GLOBALIZATION OF TRADE AND TRANSPORTATION BETWEENTHE ASEAN + 3 COUNTRIES AND THE EUROPEAN UNION

    HO THI THU HOA1, HEDA HANSENOV2

    Abstract: The paper discusses the globalization process of trade and transportationbetween the ASEAN + 3 countries (ASEAN plus three - APT) and the EU (the EuropeanUnion). An East Asian 10+3 (ASEAN plus three) cooperative framework joined byASEAN, China, Japan and South Korea, is proceeding towards institutional directionwhich will play a very important role in the regional and international economicdevelopment. The paper will intensively not only focus on recent trade boom; and thenecessity of transportation in order to meet objective requirements of increasing traderelations between the ASEAN + 3 and the EU but also forecast new potentials inrelations of transportation and trade of the ASEAN + 3 with EU candidate membercountries .

    Key words: the EU, ASEAN + 3, globalization, trade, transportation, trade boom.

  • uniform legislation, uniform systemwith one responsible operator.

    The establishment of regionalmarkets such as the ASEAN in the FarEast, the Canada-US Free TradeAgreement, and the economicunification of EU nations are creatingnew opportunities for enhancinginternational business. Such pan-continental regionalization of the worldeconomy offers better opportunities tothe global business, implementseffective distribution strategies and tosatisfy demand and supply ofeconomies.

    In 2004 the world economy grew at4 percent, the strongest annual growthrate in more than a decade, providinga solid basis for the acceleration inworld trade growth. World merchandisetrade rose by 9 percent in real termsin 2004, the best annual performancesince 2000, and more than twice asfast as world output (GDP measured atmarket rates) in 2004. Trade growth in2004 also significantly exceededaverage trade growth recorded over thelast decade (Figure 1).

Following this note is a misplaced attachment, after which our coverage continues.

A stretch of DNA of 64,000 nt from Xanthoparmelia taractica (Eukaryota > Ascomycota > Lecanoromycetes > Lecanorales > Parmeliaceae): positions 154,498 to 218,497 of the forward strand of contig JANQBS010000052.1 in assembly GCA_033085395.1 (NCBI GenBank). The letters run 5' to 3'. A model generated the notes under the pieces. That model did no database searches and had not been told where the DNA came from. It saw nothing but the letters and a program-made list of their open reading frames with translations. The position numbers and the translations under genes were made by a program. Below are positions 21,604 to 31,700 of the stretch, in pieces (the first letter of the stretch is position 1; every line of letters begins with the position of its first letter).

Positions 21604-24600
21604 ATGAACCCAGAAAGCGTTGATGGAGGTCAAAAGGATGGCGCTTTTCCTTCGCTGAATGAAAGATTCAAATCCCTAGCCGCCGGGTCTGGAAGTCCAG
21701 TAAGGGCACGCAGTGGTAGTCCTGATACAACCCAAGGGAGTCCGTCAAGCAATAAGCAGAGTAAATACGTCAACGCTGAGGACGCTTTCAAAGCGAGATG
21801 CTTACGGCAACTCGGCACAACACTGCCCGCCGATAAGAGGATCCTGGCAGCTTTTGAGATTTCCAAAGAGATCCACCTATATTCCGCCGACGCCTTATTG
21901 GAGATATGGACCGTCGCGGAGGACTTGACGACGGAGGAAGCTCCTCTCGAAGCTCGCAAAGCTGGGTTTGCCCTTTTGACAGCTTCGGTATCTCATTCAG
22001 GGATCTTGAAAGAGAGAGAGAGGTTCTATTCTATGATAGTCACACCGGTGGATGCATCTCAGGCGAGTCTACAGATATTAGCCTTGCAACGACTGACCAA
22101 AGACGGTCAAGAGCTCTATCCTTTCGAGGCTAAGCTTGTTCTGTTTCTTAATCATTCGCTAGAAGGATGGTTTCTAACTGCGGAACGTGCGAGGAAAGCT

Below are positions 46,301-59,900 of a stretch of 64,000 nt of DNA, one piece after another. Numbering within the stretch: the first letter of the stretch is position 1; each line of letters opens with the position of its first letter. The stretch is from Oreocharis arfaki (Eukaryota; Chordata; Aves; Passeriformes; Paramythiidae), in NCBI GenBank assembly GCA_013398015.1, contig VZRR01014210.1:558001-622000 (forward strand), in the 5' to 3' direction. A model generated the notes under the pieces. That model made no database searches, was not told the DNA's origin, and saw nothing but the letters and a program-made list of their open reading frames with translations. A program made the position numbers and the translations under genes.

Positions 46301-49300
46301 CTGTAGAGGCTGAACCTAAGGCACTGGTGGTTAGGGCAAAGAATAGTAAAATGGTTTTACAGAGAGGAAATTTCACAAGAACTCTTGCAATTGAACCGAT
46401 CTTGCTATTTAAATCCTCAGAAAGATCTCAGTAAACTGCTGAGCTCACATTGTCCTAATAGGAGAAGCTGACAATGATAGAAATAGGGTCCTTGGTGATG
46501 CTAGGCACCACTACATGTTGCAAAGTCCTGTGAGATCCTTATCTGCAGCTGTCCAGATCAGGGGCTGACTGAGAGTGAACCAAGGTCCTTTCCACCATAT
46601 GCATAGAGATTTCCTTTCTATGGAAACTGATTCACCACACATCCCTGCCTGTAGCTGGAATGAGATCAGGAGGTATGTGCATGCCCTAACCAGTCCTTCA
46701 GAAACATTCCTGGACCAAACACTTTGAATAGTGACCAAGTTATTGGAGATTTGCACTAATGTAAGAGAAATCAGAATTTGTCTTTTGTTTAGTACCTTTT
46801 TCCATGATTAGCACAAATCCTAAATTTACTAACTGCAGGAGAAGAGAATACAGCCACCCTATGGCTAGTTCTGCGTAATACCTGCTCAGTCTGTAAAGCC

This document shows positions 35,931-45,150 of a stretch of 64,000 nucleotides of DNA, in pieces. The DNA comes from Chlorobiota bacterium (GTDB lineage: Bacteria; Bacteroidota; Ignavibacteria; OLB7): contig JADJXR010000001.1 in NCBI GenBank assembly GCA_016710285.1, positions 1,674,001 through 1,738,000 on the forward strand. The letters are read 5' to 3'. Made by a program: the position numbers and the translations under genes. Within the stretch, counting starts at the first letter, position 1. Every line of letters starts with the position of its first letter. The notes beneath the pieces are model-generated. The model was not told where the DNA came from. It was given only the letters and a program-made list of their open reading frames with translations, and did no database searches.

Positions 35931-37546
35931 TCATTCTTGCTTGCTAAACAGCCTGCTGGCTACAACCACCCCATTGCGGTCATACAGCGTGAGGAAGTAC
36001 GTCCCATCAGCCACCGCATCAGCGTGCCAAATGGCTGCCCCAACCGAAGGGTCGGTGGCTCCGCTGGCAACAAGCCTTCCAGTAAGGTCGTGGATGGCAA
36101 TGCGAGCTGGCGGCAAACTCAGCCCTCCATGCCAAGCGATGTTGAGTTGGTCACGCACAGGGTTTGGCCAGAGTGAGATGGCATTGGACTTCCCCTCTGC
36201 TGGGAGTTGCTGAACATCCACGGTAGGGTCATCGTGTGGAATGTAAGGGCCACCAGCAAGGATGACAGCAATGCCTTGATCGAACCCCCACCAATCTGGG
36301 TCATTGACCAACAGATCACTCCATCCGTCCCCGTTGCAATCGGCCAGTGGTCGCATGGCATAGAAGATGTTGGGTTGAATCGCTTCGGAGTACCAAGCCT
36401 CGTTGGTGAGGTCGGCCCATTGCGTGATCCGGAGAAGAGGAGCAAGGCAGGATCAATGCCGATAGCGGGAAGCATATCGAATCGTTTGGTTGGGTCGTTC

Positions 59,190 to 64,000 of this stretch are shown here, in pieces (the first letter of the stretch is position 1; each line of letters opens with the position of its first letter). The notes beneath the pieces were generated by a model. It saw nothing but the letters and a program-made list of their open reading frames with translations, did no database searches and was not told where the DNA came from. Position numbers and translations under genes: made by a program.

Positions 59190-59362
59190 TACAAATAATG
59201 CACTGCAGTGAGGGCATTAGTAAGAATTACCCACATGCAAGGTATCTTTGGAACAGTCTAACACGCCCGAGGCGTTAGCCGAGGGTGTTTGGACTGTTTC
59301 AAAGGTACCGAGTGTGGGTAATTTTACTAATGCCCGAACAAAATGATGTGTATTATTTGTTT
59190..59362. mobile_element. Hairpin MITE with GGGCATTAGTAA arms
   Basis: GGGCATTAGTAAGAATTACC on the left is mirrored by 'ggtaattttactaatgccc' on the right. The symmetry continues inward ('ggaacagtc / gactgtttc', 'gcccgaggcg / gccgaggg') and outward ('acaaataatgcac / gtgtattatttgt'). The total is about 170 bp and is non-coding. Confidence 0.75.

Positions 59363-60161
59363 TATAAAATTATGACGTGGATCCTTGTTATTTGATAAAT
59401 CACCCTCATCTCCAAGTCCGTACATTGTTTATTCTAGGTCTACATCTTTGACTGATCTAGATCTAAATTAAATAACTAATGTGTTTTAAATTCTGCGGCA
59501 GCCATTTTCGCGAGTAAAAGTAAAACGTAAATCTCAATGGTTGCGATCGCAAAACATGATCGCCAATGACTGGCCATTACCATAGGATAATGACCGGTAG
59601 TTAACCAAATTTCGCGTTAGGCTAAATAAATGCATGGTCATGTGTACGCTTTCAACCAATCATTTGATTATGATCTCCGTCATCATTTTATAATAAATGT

HO THI THU HOA, HEDA HANSENOV

    48

    3 WTO: International trade statistics, 2005.

    Figure 1: Growth in the volume of world merchandise trade and GDP in theyears 1994 2004 (Annual percentage change)

    2

    The establishment of regional markets such as the ASEAN in the Far East, the Canada-US Free Trade Agreement, and the economic unification of EU nations are creating new opportunities for enhancing international business. Such pan-continental regionalization of the world economy offers better opportunities to the global business, implements effective distribution strategies and to satisfy demand and supply of economies.